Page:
THE PROBLEM IS MY SOFT VOICE.
I sound like John Boy Walton or Mr. Rogers or Whispering Bill Anderson.
If you’ve never heard of any of those people, it’s probably because of their voice.
When I create Bible-background videos for my YouTube channel, I always seem to get complaints about my voice.
- “Why is he whispering?”
- “What’s up with that voice?”
- “He sounds whining and gay.”
For the record, I save my whining for the Kansas City Chiefs in the fall, KU basketball during March Madness, and self-serving politicians all year long.
As for being gay, I’m happy.
With good reason. I have a sugar-mama wife with a real job, along with wonderful kids, kids-in-law, grandkids, and dogs—five woofers in the extended family of the Stephen M. Miller Clan.
Trying to build a media room for a weak voice
I decided to do something about my voice.
I can’t change it. But I can change the conditions under which it’s recorded, and hopefully make the sound richer. Or just rich. Or maybe somewhere in the same ballpark as rich, if not the parking lot.
I decided to make some acoustic wall panels, to help absorb some of the bad noises, such as echoes off the hard walls.
I also needed to do something about the ceramic tile hallway that leads out of the media room where I record videos.
I decided to build bypass barn doors and hang them on parallel steel rods above the doorway. I wanted acoustic foam and fabric on the media side of the doors, but I couldn’t find any doors like that. So my son and I built them. Then our wives helped us add the foam and fabric to the media-room side of the doors.
After that, I was in trouble.
I knew nothing about how to hang those doors, or what to do about door guides on a ceramic tile floor. The YouTube how-to videos didn’t look encouraging.
What I knew was that I could hang those doors in such a way that the room would feel like one of those crazy rooms at amusement parks. When I walked in there as a kid, everything felt crooked, and the floor looked downhill.
I asked a friend of mine for tips on how to approach the project. I had gone on a mission trip with him and watched him serve as the brains of our team as we built a huge ramp for a lady in a wheelchair. My friend knows his way around a saw, a level, and a hammer.
My friend, Dave, said he recently hung a barn door in his house. He said you have to be really careful to get the rails level.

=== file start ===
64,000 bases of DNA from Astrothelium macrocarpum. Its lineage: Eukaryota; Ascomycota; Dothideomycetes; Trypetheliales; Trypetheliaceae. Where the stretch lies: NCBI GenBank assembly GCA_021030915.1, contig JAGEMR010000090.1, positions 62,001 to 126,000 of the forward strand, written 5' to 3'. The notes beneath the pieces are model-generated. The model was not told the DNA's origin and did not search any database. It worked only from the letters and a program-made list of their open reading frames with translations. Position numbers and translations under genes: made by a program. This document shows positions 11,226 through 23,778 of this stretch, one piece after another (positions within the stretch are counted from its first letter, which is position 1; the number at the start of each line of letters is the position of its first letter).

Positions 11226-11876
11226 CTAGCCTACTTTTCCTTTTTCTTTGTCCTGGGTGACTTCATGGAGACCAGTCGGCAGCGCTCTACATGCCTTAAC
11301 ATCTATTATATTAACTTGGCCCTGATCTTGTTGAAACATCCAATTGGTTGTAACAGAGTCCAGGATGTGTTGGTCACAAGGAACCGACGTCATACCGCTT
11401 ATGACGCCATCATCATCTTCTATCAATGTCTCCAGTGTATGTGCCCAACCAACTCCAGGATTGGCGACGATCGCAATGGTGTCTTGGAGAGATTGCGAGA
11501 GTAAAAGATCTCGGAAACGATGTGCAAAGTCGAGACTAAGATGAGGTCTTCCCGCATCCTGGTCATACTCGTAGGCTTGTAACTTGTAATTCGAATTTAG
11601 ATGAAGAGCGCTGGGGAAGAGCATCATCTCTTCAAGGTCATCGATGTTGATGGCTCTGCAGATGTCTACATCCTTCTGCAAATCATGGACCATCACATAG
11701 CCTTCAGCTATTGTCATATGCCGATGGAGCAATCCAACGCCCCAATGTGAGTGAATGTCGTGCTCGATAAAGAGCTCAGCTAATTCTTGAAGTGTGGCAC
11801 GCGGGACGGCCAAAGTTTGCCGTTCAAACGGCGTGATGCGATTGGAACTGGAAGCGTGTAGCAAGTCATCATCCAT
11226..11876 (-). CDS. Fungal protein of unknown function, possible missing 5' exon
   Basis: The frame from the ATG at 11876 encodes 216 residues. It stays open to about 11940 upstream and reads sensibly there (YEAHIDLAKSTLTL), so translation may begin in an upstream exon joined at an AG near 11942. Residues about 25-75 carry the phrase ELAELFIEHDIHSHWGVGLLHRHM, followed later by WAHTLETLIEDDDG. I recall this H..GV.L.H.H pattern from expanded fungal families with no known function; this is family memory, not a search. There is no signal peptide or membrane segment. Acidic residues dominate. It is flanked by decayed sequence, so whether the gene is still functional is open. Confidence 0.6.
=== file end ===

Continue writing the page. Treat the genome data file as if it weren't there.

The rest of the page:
I knew that I can be really careful getting the rails not level.
My friend offered to help me with more than tips.
He came to my house and spent half the day helping me hang those doors.
Then he came back a few days later to help me straighten those doors. As it turns out, the doors my son and I built were not what you would call square. They weren’t quite rectangles, either. Ever so slightly, they were parallelograms.
We did a little cutting on the doors, and we re-drilled some holes to attach the roller bars to the door.
The barn doors are straight now.
That took another half day.
If you’re reading this on the morning this feature is released, my friend and I are scheduled to be working on this one more time, hoping to finish the project.
We’re building an oak threshold to keep the bottom of the doors from swinging front to back. The doors roll too far to the right and left for simple door guides, which usually work for sliding closet doors. We had to create a custom guide for these custom doors.
Good friends are good to have around
So these days, I’ve been thinking a fair amount about friendship.
It’s good to have friends we can talk with.
But sometimes, we need friends we can work with.
If we have even one friend like that, we should probably consider ourselves pretty lucky.
I know I do. That puts me in good company:
“You are better off to have a friend than to be all alone….If you fall, your friend can help you up. But if you fall without having a friend nearby, you are really in trouble” (Ecclesiastes 4:9-10 CEV).
Ditto if you dare to hang barn doors by yourself.
But you could do worse. You could try hanging them with your spouse.
Something just now occurred to me: If I recorded my videos with the voice I would use while hanging barn doors with my wife, I wouldn’t need any acoustic panels.
Doggone. Why didn’t I think of that several hundred dollars ago?